Wigan captain Sean O’Loughlin believes clubs should look at taking more games to cities in a bid to expand their brand and the game.
The Warriors, who are the current Super League champions, face Challenge Cup holders Catalans at the Nou Camp on Saturday.
Wigan have taken games to the likes of Wollongong, London and Sydney in recent years – and O’Loughlin believes more English clubs should consider taking games out of their towns and into cities.
Speaking to the press in Barcelona, O’Loughlin said: “I think there are towns where it has not worked out well and towns that it has.
“But I think if you don’t try things then you are not going to get opportunities off the back of them. We pride ourselves on being a club that likes to take games on the road.
“On this occasion at the Nou Camp, it was more Catalans for choosing us but I suppose that’s because they know we travel well when coming over to this region.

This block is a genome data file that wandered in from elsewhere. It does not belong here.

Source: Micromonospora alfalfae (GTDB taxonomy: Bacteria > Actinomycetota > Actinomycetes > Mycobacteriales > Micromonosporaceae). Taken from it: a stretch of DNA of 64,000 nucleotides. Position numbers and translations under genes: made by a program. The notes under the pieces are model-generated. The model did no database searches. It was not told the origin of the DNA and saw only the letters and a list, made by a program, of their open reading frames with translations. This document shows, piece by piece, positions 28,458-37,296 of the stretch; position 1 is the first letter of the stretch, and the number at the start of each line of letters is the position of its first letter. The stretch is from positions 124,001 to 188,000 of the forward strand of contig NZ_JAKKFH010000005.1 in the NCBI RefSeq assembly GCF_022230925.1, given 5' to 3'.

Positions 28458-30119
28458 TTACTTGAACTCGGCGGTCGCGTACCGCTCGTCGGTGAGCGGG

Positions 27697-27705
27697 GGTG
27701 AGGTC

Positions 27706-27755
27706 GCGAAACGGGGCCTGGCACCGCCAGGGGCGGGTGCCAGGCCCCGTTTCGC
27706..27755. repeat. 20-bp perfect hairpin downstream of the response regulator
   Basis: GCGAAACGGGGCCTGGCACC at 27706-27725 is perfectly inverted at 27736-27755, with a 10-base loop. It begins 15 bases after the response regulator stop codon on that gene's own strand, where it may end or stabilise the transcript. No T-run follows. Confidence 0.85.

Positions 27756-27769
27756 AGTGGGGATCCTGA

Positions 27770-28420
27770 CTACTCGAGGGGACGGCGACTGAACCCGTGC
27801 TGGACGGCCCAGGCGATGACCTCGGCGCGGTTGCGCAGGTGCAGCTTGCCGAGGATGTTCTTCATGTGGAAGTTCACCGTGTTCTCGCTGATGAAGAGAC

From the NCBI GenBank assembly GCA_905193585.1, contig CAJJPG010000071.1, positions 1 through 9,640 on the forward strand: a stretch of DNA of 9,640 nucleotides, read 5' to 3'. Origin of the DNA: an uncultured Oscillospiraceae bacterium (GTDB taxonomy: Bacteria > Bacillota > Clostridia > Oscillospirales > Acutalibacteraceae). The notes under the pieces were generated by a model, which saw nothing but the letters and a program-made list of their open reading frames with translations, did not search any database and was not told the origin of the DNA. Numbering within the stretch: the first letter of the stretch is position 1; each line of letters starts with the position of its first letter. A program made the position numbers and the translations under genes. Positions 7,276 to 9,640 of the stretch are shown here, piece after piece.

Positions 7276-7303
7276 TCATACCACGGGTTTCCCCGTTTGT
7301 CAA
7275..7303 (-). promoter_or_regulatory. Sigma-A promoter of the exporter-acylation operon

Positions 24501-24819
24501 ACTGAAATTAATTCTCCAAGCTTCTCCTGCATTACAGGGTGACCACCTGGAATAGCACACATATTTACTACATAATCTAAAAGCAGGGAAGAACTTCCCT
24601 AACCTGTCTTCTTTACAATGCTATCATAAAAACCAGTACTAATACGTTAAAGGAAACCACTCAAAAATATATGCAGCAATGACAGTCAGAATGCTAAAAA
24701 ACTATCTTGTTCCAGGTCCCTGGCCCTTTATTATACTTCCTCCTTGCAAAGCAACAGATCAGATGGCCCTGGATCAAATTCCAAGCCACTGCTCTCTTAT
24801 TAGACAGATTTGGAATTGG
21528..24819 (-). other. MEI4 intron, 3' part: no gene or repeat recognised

“It’s alright looking after your club and your own backyard but you’ve got to try and do things to expand the club. Rads [Kris Radlinski] and Ian [Lenagan] like the club to be at the forefront of expanding the brand. Some games don’t always work out well but if you keep doing it, you are putting the club brand about and growing.”
Super League’s attendance record is set to be broken when the Warriors face the Dragons at Nou Camp on Saturday, with a crowd of approximately 30,000 expected to attend.
The previous record was set at the DW Stadium back in 2005 when Wigan faced local rivals St Helens in the traditional Good Friday derby in front of 25,004 people.
On Saturday’s historic clash, O’Loughlin said: “I know it’s not going to feel like the stadium is full but if there are 30,000 spectators then that’s a massive tick in the box, no matter where the game is at.
“There will probably be 5,000 Wigan people here and the rest will be Catalans supporters and people from this area, so anything that gets the game more viewers and more eyes on the sport is a big thing.
“I think it is big for Super League in England and a strong identity in European cities and there’s a lot of emerging nations coming through as well as France, who have been around for a long time now.
“The more people that get their eyes on the game, the better. I think it puts Super League in a stronger position by becoming a European competition.”